Distortion of axonal cytoskeleton: An early sign of glaucomatous damage

Xiangrun Huang, Wei Kong, Ye Zhou, Giovanni Gregori

Research output: Contribution to journalArticle

31 Scopus citations

Abstract

PURPOSE. Glaucoma damages the retinal nerve fiber layer (RNFL). The purpose of this study was to investigate the distribution of major cytoskeleton components, F-actin, microtubules (MTs), and neurofilaments (NFs), in the RNFL during the development of glaucoma. METHODS. Intraocular hypertension was induced in a rat model by laser photocoagulation of the trabecular meshwork. Retinas were obtained after 2 to 3.5 weeks of treatment. Multiple fluorescent stains were used to identify F-actin, MTs, NFs, and nuclei simultaneously in the same tissue. Distribution of these components in a whole-mounted retina was examined by confocal microscopy. Fluorescent stain was quantitatively described. RESULTS. In normal RNFL F-actin, MTs, and NFs were intensely stained. Along the bundles, F-actin and MTs were strongly colocalized, but alternating strands of F-actin and NFs were apparent. Normal RNFL lacked nuclei. In glaucomatous retinas, irregular staining of F-actin, MTs, and NFs was found within the bundles. A strong network of F-actin appeared on the RNFL surface and between the bundles. In severely damaged retinal regions total loss of F-actin and MTs was found, whereas residual strands of NFs were evident. Before the decrease in RNFL thickness, irregularity of F-actin stain and density of nuclei in the RNFL significantly increased. CONCLUSIONS. The results suggest that F-actin, MTs, and NFs are rich and approximately uniformly distributed in the normal RNFL. Glaucoma causes alteration of the cytoskeleton in the RNFL. F-actin is the most sensitive component in its response to stress on the retina. An increase in the number of nuclei in the RNFL may be an early sign of glaucomatous damage.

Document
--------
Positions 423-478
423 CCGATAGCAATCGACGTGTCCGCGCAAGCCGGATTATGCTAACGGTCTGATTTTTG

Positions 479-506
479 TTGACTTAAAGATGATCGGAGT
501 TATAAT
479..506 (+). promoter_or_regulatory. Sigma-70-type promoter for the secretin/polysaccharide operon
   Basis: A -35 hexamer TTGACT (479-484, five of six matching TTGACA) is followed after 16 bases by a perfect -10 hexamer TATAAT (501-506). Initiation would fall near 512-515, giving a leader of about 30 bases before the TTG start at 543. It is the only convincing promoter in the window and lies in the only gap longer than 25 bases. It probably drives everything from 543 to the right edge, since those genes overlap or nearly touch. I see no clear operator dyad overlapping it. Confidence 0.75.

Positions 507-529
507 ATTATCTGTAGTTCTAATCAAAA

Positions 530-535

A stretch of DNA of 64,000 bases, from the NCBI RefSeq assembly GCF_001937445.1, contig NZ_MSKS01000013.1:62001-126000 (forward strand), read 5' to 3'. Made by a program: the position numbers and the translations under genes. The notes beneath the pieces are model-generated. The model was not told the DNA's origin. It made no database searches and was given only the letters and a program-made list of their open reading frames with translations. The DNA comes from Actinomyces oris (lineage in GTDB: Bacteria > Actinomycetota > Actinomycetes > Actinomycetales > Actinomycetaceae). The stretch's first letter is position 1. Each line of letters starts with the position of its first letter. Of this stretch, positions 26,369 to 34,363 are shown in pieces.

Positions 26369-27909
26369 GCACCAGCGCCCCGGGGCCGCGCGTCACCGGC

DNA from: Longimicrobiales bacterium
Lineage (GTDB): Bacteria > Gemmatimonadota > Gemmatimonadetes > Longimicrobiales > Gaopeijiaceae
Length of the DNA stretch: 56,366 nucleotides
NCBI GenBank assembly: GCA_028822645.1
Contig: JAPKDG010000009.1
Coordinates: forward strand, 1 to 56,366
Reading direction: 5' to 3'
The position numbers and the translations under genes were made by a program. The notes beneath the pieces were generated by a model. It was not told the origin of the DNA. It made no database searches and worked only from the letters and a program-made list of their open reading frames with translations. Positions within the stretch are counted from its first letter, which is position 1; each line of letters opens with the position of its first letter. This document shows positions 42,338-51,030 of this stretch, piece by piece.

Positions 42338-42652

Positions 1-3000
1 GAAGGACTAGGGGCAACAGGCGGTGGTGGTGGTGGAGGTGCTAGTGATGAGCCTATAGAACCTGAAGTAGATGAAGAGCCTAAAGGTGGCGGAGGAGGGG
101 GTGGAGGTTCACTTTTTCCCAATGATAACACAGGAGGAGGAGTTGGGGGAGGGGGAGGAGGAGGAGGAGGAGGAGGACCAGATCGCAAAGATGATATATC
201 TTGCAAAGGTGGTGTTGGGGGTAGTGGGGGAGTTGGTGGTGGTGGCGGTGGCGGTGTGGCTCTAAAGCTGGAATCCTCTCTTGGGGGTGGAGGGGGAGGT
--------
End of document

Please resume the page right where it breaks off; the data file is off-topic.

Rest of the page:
Original languageEnglish (US)
Pages (from-to)2879-2888
Number of pages10
JournalInvestigative Ophthalmology and Visual Science
Volume52
Issue number6
DOIs
StatePublished - May 2011

ASJC Scopus subject areas

  • Ophthalmology
  • Sensory Systems
  • Cellular and Molecular Neuroscience

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